I continued taking other types of slimming pills from the same doctor, and even bought weight loss supplements from overseas. I spent all my savings on these pills.

At 20, I also discovered the gym together with my mother, sister, and my then-boyfriend, Aloysius, who is now my husband. By 22, I would run 10km three times a week, while going for yoga and hitting the gym two hours a day.

Although I was my fittest self, I was never satisfied with my weight, and still took weight loss supplements while continuing my fitness regime. 

Aloysius and I, aged 22.

Aloysius and I, aged 22.

Back then, there was little understanding about the side effects of weight loss pills. It was only when we saw news reports of people suffering health issues or even dying as a result of taking these pills, that my family became concerned. Gradually, I stopped taking slimming pills completely as I realised they weren’t good for my health.

But by 2012, I noticed something wrong with my body: although I was physically active and eating well, I started gaining weight rapidly (30kg in a year). I saw a specialist, who diagnosed me with hypothyroidism and polycystic ovarian syndrome (PCOS).

Hypothyroidism means my thyroid gland doesn’t produce enough thyroid hormones, and PCOS is a hormonal disorder where my body has an imbalance of hormones, causing me to have irregular periods.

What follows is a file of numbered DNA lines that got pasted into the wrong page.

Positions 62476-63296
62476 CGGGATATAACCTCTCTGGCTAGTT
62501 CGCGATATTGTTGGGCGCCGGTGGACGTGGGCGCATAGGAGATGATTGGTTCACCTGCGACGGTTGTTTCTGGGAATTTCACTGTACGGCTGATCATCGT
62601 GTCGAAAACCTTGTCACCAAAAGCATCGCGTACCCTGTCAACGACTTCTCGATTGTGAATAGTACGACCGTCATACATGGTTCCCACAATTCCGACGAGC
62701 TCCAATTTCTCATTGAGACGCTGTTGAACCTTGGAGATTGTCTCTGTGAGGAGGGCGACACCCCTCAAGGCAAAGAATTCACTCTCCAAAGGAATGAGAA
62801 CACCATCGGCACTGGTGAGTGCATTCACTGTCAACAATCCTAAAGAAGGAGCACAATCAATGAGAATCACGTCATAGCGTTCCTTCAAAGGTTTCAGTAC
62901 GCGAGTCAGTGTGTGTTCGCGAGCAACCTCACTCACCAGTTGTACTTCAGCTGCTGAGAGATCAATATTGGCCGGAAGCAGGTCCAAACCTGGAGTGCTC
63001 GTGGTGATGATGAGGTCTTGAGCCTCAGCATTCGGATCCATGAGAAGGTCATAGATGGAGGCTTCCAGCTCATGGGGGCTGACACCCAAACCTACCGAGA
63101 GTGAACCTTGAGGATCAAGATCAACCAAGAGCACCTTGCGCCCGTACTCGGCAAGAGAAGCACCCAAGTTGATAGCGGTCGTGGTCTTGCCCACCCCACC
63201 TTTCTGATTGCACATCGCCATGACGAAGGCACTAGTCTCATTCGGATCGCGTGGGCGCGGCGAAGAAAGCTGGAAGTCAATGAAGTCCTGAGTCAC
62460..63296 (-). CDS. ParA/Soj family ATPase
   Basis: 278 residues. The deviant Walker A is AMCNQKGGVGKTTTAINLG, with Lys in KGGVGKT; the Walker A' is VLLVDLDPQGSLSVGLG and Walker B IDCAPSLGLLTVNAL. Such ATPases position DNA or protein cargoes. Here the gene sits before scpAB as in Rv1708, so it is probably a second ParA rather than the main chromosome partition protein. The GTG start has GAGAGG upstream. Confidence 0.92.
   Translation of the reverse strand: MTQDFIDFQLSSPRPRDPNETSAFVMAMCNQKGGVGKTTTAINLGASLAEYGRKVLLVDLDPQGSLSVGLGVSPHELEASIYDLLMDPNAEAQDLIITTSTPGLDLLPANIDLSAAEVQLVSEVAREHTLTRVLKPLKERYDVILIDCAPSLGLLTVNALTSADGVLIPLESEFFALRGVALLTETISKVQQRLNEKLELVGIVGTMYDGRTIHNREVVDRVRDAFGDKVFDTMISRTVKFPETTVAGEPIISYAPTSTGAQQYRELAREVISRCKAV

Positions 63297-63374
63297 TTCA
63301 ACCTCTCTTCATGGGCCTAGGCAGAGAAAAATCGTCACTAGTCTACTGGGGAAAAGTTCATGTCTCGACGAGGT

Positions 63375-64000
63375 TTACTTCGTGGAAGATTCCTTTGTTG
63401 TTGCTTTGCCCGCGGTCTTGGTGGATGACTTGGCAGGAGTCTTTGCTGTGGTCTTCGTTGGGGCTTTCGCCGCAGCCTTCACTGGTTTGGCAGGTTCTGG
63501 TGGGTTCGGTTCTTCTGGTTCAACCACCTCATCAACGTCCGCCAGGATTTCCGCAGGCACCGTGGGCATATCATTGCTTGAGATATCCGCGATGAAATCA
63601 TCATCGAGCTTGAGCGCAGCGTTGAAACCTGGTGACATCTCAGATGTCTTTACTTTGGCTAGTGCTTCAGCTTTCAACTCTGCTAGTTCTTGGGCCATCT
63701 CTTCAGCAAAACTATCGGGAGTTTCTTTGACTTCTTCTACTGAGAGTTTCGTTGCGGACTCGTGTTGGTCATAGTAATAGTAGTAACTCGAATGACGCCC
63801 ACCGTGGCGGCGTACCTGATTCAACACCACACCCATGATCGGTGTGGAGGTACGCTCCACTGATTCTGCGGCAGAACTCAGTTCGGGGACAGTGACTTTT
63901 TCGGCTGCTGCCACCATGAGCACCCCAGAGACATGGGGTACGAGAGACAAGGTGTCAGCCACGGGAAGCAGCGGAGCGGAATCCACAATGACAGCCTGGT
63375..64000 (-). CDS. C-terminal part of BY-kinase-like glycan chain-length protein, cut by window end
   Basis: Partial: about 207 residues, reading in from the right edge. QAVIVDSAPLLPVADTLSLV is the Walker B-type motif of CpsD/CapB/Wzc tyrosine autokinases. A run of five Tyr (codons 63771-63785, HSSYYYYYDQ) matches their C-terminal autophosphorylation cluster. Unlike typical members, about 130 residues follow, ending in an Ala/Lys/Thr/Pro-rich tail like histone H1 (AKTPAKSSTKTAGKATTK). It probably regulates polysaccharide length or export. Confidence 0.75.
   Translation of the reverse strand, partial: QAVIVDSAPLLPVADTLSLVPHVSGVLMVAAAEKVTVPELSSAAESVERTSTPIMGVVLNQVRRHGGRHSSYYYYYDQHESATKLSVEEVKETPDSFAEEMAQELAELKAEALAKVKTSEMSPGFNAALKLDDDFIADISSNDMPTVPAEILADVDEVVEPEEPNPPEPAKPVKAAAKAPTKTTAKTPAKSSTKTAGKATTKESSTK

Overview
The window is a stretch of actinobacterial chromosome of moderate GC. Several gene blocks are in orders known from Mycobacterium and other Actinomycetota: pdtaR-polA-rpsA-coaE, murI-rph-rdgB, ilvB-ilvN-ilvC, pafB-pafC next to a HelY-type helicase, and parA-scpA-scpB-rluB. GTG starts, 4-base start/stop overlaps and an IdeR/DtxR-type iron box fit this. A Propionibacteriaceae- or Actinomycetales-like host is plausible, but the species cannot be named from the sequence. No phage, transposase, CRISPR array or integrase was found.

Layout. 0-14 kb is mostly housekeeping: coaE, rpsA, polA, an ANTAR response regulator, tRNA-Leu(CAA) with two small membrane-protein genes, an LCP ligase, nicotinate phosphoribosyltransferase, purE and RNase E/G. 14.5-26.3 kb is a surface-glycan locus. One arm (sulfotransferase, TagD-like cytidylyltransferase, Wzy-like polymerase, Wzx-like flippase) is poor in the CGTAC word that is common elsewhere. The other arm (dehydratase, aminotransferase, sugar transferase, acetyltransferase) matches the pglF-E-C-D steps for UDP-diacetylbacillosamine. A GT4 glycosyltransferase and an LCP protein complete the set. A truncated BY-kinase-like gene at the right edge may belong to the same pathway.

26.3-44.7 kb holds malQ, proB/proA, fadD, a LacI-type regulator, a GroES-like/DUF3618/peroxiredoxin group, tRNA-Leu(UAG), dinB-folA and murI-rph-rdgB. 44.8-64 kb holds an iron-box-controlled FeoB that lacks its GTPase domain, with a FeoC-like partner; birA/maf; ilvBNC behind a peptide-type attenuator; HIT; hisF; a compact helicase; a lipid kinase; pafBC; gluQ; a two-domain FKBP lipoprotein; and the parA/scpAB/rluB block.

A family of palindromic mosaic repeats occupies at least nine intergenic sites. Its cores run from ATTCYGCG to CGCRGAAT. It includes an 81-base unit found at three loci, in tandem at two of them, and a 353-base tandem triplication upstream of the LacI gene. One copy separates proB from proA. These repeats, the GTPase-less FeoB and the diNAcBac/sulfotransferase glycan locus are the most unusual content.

Both of these conditions are very disruptive to my daily routine. I feel robbed of my energy, and also have to battle my moods a lot. I feel down and unmotivated sometimes; just getting up in the morning or going to sleep at night are hard for me. The medication I’m on also has the side effect of muscle weakness, and I’ve felt my muscles have deteriorated as well.

A photo of me at the time, when I had gained 30 kg. At my heaviest, I was almost 100 kg.

A photo of me at the time, when I had gained 30 kg. At my heaviest, I was almost 100 kg.

At my lowest point, I felt depressed. I didn’t feel like myself, and dark thoughts went through my head. I wanted to give up, and life felt meaningless.

Because my weight would fluctuate a lot, I had clothes in many different sizes. And while I struggled with physical and mental tiredness and weight gain, I isolated myself from my friends and neglected my family for many years, which is one of the things I regret most. I didn’t like leaving the house, as I didn’t want to be seen. I lost touch with many close friends, who would wonder why I didn’t join them when they invited me for gatherings.